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Originally Posted by pmanske View Post
I forgot ethanol. Wood gasification makes making ethanol much cheaper. If you use propane to make heat you have to pay for propane. If you use wood biomass (wood chips) the price comes way down as you don't have to pay for fossil fuels.
you just have to pay for the wood. The inefficient and labor intensive wood. So now, you have to buy a wood chipper to chip up all that wood you get from wherever. Then you will likely need a tractor loader to move it. It's going to take a lot of wood to run this thing) Don't forget storage so it doesn't get constantly soaked. It does rain up where you are, right?

and of course, if you are using it to make steam for running a turbine, don't forget all the high pressure piping.

you know that 500kW that place sells back to the POCO. Ever price out a solar system that can produce 500kW let alone big enough to produce power to use and on top of that have 500kW excess? Try about 3+ million dollars. Try figuring the payback on that one and see how profitable the system is.

Most places only install solar where they get some serious federal money or some other government entity to help with the cost. Without that, it is a big money loser.
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Old 01-20-2011, 10:40 PM   #26
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By weight Petroleum has the highest net energy return.

Nothing else (save solar, but you wont get near even a 1Mw Solar array.)

The problem here, OP, is that whatever energy you CREATE and PUT INTO THE GRID MUST come from somewhere, in a GREATER amount proportional to the overall efficiency of the unit. NOTHING is 100% efficient,

Petrol engines for example are about 25% efficient meaning 25% of the energy CONSUMED is turned into useable kinetic energy in the form of torque.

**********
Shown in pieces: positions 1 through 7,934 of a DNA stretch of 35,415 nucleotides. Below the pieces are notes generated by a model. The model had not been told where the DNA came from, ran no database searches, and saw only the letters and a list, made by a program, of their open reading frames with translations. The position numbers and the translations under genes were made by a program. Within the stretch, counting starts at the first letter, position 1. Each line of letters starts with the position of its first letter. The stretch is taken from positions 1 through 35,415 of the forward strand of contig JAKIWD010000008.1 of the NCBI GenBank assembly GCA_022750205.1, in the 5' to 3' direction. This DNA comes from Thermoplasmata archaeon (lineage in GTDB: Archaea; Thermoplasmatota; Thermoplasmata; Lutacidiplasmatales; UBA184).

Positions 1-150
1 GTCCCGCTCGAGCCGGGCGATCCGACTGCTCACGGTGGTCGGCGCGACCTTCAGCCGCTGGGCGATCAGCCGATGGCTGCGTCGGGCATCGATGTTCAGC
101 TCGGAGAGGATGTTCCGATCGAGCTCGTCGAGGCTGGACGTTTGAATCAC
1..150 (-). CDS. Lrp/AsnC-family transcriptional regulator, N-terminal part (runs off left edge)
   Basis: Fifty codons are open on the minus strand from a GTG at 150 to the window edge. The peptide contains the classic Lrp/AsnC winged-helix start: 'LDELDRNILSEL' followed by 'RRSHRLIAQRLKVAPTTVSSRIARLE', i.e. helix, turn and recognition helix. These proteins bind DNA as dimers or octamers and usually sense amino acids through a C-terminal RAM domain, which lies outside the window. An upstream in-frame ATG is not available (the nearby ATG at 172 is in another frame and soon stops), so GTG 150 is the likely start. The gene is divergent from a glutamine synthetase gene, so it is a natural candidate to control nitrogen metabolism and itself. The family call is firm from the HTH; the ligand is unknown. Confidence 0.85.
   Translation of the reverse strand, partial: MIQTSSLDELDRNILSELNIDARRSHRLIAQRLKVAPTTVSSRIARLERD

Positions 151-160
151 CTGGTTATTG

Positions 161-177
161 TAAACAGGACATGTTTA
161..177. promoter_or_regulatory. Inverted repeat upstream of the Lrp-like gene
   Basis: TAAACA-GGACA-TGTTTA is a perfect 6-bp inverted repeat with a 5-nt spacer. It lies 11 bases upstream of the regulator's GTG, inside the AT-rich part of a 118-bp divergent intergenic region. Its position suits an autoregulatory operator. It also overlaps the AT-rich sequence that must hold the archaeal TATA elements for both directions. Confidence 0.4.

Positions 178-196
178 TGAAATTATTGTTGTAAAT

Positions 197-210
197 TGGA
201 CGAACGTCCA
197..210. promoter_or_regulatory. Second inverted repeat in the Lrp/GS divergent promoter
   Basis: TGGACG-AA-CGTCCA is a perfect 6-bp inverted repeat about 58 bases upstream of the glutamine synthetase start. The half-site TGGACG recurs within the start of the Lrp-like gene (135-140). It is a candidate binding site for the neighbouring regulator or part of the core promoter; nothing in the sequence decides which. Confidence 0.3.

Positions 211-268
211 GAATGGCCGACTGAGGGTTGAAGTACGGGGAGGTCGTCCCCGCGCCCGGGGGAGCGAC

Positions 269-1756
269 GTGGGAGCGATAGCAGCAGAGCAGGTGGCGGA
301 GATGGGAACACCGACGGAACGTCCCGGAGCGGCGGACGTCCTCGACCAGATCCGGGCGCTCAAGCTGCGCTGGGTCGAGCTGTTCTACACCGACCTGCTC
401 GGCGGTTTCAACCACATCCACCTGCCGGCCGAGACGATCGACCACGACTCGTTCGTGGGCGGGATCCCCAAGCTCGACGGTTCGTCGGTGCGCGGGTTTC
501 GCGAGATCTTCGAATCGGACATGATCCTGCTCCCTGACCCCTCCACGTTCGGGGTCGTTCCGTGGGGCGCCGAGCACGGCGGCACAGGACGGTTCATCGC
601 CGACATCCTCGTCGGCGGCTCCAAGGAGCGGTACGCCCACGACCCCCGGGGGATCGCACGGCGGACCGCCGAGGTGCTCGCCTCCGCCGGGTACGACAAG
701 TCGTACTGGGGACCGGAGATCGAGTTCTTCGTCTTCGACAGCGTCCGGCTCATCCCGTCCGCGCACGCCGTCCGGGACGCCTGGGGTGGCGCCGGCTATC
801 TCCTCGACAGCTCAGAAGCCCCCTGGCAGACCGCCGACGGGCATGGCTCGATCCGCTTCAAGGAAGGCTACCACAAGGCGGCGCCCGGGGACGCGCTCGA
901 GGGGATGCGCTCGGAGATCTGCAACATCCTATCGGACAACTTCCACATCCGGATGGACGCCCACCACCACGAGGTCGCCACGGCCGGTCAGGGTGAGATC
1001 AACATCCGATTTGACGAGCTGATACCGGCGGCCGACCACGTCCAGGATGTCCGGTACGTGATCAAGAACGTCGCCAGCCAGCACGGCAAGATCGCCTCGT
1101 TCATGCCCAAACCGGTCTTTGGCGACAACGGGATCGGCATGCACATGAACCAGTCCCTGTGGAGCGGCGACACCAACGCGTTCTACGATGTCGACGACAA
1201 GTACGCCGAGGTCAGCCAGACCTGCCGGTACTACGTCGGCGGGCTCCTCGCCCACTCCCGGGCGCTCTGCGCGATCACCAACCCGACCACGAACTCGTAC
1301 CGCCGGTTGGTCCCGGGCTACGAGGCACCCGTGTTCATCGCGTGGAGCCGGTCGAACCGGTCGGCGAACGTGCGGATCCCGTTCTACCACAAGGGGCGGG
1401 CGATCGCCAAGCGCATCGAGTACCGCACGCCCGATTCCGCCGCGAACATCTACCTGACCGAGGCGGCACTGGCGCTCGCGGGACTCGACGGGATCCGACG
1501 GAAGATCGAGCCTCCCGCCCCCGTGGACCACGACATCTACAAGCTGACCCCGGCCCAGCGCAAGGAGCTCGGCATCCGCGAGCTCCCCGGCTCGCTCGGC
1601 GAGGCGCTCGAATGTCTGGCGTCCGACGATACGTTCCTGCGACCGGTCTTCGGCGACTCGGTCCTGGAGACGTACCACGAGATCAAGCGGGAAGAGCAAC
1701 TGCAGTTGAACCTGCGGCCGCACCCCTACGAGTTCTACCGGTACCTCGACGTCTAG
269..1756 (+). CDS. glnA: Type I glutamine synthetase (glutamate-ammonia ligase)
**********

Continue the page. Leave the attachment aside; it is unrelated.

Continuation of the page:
"Energy is neither created nor destroyed, only converted"

You speak as if this electricity is EASY to generate and extremely efficient.
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Old 01-20-2011, 11:57 PM   #27
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The thread starter doesn't even have a grasp of kWh vs kW. this is going to be a fail
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Old 01-21-2011, 12:25 AM   #28
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http://en.m.wikipedia.org/wiki/Bloom...edirected=true
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Old 01-21-2011, 01:37 PM   #29
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Here's how I figure it:

500kw = 670 horsepower. Generators are less than 100% efficient, so I'll pick 75% because I don't know any better. This means your engine must procuce 894 hp; Let's round that to 900 hp just to make it easy. My car uses about 100 hp to go 60 mph, and it gets thirty mpg. So that's 2 gallons per hour per 100 hp. At that rate, your 900 hp engine will use 18 gal per hour * 12 hours peak time, which comes to 216 gallons per day. That's a lot of French fry grease. At the price you quoted for bio-diesil ($3.29) that's $710.64.

If the utility pays you $.15/kwh, you will get .15 * 500 kw * 12 hours = $900 per day for a profit of $189.36 per day, or a little over $69,000 per year.

How much will your equipment cost to buy, install and maintain?

And, as RedSquirrel pointed out, 500 kw at 240 volts is a LOT of current - over 2000 amps. You're gonna need some BIG wires.
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Old 01-21-2011, 03:42 PM   #30
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And, as RedSquirrel pointed out, 500 kw at 240 volts is a LOT of current - over 2000 amps. You're gonna need some BIG wires.
and the wires are likely the least expensive part of the system. Switch gear for 2000 amp circuits is un-Godly expensive.

and I would bet the building department require an engineer be involved in anything like this.

then, since this is a commercial entity, does the OP even have the proper zoning to operate a generating station.

then, once the neighbors start yelling about the noise and OP has to shut everything down, that $0 income with all those costs not being paid for is not a fun place to be.